Faith leaders from 20 denominations wrote a letter to the district, pledging to open their facilities and congregations so that primary schoolchildren would have a place to go during the strike.
Plans were in the works for unionized teachers elsewhere — from North Clackamas and David Douglas school districts to Los Angeles and Chicago — to “adopt” striking schools and deliver messages of solidarity, as well as food and beverages to the picket line.
As many as 2,000 high school students took part in protests to demand the district settle — even walking out of school at Cleveland, Jefferson, Roosevelt, Wilson, and other high schools. A high school student group called Portland Student Union formed to organize student support, declaring “if teachers strike, we strike too.” And some high school students were getting ready to coordinate baby-sitting for younger students, to help them stay out of struck schools.
“It made it very difficult for the district to claim they were doing this in the interest of students,” Sanchez said, “when you had actual real living students telling them that our working conditions are their learning conditions.”
Sullivan said the student walkouts also emboldened the teachers, who had no experience of striking. And they solidified the notion that teachers wouldn’t be abandoning their students by walking out; students were actually counting on them to take a risk in order to deliver good schools.
Entirely outside of the teachers union, solidarity groups of parents and activists were forming, organizing public demonstrations, and making private plans to share daycare in the event of a strike. Parent groups across the city created Facebook pages and message boards to connect families with babysitters, tutors and community organizations. And parents got very vocal with the district. Buel, the PPS Board member, said he got maybe 200 emails from teachers and parents in the months leading up to the showdown, but as many as 800 in the final three or four days — an avalanche of public reaction saying “stop this strike from happening.”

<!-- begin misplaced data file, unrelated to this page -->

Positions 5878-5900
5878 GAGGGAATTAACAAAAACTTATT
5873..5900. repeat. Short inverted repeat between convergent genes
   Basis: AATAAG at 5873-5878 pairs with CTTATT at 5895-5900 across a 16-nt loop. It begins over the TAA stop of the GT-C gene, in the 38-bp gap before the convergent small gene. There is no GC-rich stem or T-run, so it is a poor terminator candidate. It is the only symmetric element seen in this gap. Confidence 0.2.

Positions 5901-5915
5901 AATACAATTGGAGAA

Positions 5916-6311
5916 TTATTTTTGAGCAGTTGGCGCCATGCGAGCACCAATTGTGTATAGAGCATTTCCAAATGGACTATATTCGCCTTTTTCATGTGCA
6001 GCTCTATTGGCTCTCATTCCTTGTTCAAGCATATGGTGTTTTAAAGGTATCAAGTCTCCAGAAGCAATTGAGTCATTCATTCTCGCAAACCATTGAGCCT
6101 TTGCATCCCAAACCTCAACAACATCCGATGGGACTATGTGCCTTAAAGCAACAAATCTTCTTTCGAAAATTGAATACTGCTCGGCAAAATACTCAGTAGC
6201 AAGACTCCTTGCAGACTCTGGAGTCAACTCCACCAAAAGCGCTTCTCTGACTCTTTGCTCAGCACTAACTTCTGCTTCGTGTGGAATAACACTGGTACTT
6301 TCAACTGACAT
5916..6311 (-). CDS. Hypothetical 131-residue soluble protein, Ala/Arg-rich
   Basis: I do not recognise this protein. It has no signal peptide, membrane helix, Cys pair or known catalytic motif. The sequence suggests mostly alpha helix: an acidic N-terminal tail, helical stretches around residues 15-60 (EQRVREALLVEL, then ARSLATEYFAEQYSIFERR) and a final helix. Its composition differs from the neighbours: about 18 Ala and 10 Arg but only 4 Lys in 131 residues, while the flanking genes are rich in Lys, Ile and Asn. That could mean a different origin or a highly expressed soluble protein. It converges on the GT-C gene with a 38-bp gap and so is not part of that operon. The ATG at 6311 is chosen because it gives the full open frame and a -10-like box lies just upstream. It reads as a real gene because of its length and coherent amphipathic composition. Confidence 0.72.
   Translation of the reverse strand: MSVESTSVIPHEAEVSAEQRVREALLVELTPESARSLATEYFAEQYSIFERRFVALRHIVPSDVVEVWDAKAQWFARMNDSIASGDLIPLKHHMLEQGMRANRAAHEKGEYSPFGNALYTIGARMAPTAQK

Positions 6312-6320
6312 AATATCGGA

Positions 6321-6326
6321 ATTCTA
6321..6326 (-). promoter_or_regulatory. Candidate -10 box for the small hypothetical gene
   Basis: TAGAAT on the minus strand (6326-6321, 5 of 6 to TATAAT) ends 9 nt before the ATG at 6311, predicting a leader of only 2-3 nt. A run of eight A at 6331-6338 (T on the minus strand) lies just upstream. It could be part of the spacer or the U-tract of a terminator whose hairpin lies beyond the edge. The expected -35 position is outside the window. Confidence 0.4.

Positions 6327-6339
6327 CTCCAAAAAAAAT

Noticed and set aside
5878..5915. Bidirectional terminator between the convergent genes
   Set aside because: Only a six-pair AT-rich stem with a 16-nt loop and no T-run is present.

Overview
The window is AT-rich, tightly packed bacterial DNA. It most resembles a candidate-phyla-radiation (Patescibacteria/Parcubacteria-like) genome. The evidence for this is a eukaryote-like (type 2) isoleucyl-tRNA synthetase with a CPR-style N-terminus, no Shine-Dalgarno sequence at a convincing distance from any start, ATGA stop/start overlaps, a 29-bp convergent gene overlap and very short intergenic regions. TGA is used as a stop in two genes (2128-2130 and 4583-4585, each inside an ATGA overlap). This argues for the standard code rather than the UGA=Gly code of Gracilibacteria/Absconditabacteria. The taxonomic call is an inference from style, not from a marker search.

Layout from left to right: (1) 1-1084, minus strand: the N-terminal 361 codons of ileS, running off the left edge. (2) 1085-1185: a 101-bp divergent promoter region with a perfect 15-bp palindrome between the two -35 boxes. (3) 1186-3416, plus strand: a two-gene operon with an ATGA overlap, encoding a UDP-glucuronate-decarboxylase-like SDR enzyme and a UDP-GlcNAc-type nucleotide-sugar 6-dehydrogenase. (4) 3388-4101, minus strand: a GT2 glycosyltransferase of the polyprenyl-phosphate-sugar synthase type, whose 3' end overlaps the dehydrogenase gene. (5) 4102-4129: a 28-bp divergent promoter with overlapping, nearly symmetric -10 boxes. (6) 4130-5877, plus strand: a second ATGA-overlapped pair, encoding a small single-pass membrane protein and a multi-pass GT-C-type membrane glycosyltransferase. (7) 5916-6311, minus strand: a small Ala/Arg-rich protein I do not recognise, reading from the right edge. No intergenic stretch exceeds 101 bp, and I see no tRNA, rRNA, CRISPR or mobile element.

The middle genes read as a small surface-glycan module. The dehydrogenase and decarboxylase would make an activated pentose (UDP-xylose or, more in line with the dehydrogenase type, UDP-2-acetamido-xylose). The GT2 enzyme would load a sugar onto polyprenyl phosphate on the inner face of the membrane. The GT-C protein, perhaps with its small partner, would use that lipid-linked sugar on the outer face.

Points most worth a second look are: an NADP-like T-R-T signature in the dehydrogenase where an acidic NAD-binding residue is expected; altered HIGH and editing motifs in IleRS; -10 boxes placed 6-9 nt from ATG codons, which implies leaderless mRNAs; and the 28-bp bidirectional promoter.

“[The district] had spent so much money and energy trying to attack us,” Sullivan said, “and they saw they were no longer winning.”
The strike was to begin Thursday, Feb. 20. The district’s plan was to close schools early on Wednesday, and stay closed Thursday and Friday while it trained replacements for a Monday reopening. But union leaders got wind of a scab training planned at mothballed Marshall High School and made plans for teachers to picket, joined by student and community supporters, before heading downtown for a mass rally at Pioneer Courthouse Square.
“We were ready to go out and run a Chicago-style strike,” Sanchez said. “I think that’s what ultimately the district feared the most.”
Sullivan and Sanchez say PAT is indebted to the example of Chicago teachers, who waged a carefully prepared and largely successful strike in September 2012. Chicago teachers prioritized class size, and demonstrated the link between teachers and students interests, making it harder for detractors to spin a narrative about greedy teachers. Portland teachers’ “Schools Portland Students Deserve” campaign was lifted right out of “Schools Chicago Students Deserve.”
“It’s not enough to give people something to fight against,” Sanchez said. “They have to have something to fight for.”
This was a step forward. We have a marathon in front of us.”— PAT president Gwen Sullivan
Sullivan said Portland teachers are ready to join a national movement pushing back against increased emphasis on high-stakes standardized testing. One idea is for the union to organize a series of forums on “the schools our students deserve.”
PAT members also plan to show up during upcoming district budget hearings. Sullivan said during contract negotiations the administration would often tell the union, “this is an important conversation, but it’s a budget conversation.” “150 teachers? That’s easy for them,” Sullivan said. “There should be 300 more teachers. If you saw the budget, they could easily have that many.”
The union would also be in a much better position if it had a supportive school board that it could unite with to press the Oregon Legislature for better funding and to reject corporate-style reforms. Most of the current school board members had PAT’s endorsement, and yet they stood by as the administration paid an anti-union consultant $15,000 a month and pursued a strategy of public shaming, provocation, intimidation and demands for concessions. Sullivan wouldn’t discuss specific plans, but it’s clear PAT will be interested in the 2015 school board elections.
“This was a step forward,” Sullivan said. “We have a marathon in front of us.”